In September of 2015, Barry visited with Dr. Guy R. McPherson, co-author with Carolyn Baker of “Extinction Dialogs: How to Live With Death in Mind.” McPherson is Professor Emeritus of Natural Resources, Ecology and Evolutionary Biology at the University of Arizona. This archive program is the first of a series on near-term extinction of the human species. Dr. McPherson’s words about the possible effects of climate change are hauntingly prescient, heard a year and a half year later.

As you listen, consider the following: Is what McPherson predicted occurring? Has climate change affected your life? What have you done, or what are doing differently, as a consequence? What are your future plans regarding climate change?

The point from which average global temperature rise is measured dates back to 1750, the beginning of the Industrial Revolution, and the time at which the ever increasing use of fossil fuels began. Since then, the planet has warmed by more than 1 degree centigrade. McPherson’s book Extinction Dialogs: How to Live With Death in Mind, explains how this small global rise in temperature is leading to a large scale mass extinction on the planet.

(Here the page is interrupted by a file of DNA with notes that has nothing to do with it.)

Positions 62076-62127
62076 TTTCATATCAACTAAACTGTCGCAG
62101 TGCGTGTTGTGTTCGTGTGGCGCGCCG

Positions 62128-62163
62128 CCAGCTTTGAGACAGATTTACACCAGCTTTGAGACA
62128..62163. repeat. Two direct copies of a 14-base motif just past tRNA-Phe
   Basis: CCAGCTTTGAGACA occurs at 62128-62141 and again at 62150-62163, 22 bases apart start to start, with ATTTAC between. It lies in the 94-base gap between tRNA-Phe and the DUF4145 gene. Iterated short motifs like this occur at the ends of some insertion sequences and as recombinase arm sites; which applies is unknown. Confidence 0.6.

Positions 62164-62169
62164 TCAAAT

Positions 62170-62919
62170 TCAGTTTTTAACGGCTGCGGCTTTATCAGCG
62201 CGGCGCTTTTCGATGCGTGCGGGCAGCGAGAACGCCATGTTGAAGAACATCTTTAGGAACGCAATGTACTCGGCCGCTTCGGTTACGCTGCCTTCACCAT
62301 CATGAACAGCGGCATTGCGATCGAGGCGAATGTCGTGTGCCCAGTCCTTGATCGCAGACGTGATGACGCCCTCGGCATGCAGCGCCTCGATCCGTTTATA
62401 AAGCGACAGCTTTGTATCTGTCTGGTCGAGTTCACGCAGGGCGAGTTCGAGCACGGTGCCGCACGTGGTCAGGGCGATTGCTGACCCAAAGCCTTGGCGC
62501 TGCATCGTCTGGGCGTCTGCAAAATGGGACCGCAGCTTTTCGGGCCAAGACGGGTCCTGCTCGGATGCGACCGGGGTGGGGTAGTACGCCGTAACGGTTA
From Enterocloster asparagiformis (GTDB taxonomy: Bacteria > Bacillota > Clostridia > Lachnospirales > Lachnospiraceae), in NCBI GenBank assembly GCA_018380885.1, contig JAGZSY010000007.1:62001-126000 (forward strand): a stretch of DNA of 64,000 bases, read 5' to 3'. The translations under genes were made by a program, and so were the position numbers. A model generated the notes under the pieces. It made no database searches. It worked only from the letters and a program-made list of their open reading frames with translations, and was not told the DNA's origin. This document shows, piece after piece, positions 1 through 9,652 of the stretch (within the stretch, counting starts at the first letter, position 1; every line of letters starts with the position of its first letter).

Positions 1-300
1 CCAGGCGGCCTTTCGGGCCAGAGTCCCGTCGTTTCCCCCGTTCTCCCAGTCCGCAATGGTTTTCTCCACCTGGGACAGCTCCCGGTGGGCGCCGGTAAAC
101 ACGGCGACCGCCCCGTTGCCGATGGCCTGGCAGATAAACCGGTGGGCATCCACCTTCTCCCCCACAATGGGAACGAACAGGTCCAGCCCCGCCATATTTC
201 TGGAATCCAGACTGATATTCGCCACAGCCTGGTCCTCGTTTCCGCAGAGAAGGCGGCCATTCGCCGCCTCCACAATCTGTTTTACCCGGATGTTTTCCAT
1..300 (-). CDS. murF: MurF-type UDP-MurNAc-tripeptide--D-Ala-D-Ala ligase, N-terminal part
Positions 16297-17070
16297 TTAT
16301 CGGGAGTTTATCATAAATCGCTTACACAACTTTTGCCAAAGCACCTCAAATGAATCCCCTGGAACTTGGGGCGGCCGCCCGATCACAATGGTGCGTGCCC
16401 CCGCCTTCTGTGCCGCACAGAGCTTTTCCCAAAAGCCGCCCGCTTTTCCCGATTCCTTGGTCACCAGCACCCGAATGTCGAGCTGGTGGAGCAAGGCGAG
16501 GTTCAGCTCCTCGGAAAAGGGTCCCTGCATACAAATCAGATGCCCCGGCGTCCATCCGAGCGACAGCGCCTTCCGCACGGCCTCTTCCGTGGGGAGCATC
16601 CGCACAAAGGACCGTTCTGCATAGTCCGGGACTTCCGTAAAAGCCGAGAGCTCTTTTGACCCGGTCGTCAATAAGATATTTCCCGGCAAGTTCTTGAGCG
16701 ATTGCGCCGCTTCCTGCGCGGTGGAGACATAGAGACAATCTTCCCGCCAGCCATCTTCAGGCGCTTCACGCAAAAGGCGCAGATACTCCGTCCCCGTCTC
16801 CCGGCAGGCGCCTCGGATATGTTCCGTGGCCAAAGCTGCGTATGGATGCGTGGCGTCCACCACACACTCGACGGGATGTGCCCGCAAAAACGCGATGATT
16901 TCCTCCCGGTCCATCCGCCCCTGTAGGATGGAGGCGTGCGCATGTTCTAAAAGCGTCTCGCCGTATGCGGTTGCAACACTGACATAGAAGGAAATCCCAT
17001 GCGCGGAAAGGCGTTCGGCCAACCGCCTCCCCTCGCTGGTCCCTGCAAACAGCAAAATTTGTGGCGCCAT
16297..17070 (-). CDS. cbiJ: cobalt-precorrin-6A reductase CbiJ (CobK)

This interview was originally recorded on September 14, 2015.

You may listen to the full program here.

 

Eric Schlosser: Do You Really Want to Eat That? (Archive)

Fast food is what many people eat in America, and increasingly in other countries. It is advertised to be fun, tasty, and easily available. Americans spend more money annually on fast food than is spent on higher education.

Eric Schlosser is our guest in this archive edition.  He’s the author of Fast Food Nation: The Dark Side of the All-American Meal. Schlosser writes that it is not only what is served for human consumption that is the problem, but the art of mass-marketing to children through organized promotions and ads for the products—in school busses, hallways, and even bathroom stalls—has serious side effects on society.

Working conditions for employees at meat-packing plants and the resulting contamination of the product resulted in the July 19th, 2002 recall of 19 million pounds of beef. In addition to the acute health hazards of contamination, a fast food meal often contains more fat in one meal than the average person needs in a day.